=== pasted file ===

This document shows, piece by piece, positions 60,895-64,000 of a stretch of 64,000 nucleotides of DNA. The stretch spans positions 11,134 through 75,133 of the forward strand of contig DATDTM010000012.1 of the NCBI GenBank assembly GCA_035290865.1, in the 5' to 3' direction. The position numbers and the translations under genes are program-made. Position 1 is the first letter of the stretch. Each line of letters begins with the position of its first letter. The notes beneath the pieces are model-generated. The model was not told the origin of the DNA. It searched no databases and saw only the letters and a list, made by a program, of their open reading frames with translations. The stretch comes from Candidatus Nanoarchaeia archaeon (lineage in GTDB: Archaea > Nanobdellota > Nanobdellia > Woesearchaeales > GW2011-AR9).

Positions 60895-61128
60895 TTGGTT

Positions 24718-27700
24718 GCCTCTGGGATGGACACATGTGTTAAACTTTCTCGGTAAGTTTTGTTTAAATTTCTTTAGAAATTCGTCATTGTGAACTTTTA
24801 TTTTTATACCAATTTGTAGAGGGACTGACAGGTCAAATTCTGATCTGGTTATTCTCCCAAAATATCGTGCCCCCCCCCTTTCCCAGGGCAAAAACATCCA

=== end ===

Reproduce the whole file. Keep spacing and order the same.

This document shows, piece by piece, positions 60,895-64,000 of a stretch of 64,000 nucleotides of DNA. The stretch spans positions 11,134 through 75,133 of the forward strand of contig DATDTM010000012.1 of the NCBI GenBank assembly GCA_035290865.1, in the 5' to 3' direction. The position numbers and the translations under genes are program-made. Position 1 is the first letter of the stretch. Each line of letters begins with the position of its first letter. The notes beneath the pieces are model-generated. The model was not told the origin of the DNA. It searched no databases and saw only the letters and a list, made by a program, of their open reading frames with translations. The stretch comes from Candidatus Nanoarchaeia archaeon (lineage in GTDB: Archaea > Nanobdellota > Nanobdellia > Woesearchaeales > GW2011-AR9).

Positions 60895-61128
60895 TTGGTT

Positions 24718-27700
24718 GCCTCTGGGATGGACACATGTGTTAAACTTTCTCGGTAAGTTTTGTTTAAATTTCTTTAGAAATTCGTCATTGTGAACTTTTA
24801 TTTTTATACCAATTTGTAGAGGGACTGACAGGTCAAATTCTGATCTGGTTATTCTCCCAAAATATCGTGCCCCCCCCCTTTCCCAGGGCAAAAACATCCA